We didn’t do anything fancy with our charcuterie this month. We just ate it. And pondered where on earth we would hang the next batch 😉

Watch out for the FINAL Charcutepalooza post next Tuesday featuring the Last Supper. Though hopefully not for anyone who will be enjoying it with us.

59 thoughts on “Charcutepalooza November: Curing”

  1. Mardi I absolutely loved everything about this post. What a fantastic achievement, love your sentiment, and glad to hear about the “cave”! Not to mention that’s a mighty fine keychain you’ve got there hanging on the door 🙂 can’t wait to see your “last supper”!

  2. Oh wow, I’d never think to make my own cured meats and sausages. I am a huge lover of cured meats, they were a staple growing up in Germany, this is a very exciting post for me! 🙂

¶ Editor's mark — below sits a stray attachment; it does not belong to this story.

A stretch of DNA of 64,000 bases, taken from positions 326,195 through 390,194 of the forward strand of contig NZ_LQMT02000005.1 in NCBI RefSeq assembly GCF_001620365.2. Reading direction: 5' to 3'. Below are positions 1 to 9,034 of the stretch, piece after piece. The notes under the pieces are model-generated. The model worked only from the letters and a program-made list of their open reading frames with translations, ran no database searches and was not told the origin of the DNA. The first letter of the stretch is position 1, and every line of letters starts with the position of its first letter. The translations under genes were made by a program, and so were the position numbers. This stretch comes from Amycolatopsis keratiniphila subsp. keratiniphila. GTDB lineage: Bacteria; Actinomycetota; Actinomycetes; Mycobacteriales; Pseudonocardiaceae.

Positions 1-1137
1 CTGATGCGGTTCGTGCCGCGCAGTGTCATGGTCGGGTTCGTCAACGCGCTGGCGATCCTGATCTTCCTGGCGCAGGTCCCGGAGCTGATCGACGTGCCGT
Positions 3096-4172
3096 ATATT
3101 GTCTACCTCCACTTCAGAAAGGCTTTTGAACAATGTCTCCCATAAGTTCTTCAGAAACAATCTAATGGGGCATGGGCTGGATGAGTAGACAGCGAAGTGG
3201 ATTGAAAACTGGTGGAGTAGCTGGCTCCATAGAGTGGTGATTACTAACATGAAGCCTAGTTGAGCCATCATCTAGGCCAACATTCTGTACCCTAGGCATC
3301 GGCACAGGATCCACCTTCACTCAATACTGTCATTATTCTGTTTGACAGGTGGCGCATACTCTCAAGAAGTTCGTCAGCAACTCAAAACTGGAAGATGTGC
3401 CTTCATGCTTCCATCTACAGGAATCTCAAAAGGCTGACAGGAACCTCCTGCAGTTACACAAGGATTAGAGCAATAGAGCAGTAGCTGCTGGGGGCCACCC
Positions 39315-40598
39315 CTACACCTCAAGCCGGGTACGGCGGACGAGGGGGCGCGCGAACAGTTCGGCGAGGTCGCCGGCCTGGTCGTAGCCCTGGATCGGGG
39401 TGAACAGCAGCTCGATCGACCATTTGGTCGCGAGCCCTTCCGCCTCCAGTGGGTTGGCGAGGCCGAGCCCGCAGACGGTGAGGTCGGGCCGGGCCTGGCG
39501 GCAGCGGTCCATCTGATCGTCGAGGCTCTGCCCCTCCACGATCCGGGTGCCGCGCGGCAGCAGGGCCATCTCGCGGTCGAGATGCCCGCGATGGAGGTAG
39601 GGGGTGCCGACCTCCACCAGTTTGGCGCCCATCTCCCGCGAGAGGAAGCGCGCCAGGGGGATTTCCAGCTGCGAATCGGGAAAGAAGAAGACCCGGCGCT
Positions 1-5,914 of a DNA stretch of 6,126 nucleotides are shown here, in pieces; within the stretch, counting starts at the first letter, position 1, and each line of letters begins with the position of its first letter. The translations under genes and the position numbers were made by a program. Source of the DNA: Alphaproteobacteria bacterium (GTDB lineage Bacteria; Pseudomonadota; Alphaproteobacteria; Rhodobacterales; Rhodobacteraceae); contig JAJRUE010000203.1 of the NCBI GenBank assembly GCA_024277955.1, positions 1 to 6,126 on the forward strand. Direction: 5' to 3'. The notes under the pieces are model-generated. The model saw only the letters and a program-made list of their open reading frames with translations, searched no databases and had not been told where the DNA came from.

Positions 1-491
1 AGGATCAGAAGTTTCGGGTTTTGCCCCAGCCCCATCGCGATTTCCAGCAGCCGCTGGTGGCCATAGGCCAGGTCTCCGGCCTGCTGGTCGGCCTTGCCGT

3. Well I’m not sure I have much to add to Mardi’s post…other than it’s a bit of a poor showing that it took Charcutepalooza to actually snap us into the book. I disticntly remember Mardi getting me this in 2009 – just before she dashed off to France for the summer…

    Some of the items have been labour-intensive, but I must admit, we almost solely make our own bacon, pancetta – and I’ll be adding noix de jambon to the list – now. And I just love all the butchery practice. Something soothing, in a primal way, about that act.

    And as for the wine cave…well lete’s just say, it’s now MUCH easier for me to produce whatever bottle we feel like at any given time, or to suit a particular meal. That, my friends, is golden. 🙂

  4. The noix de jambon looks gorgeous! And I’m sure the saucisson sec tasted amazing even if it looked imperfect. It seems to me like everything we learned so far came together in this final challenge. Great work!

  5. Great post! I am still learning that it’s ok to make mistakes. Sometimes they are still quite tasty!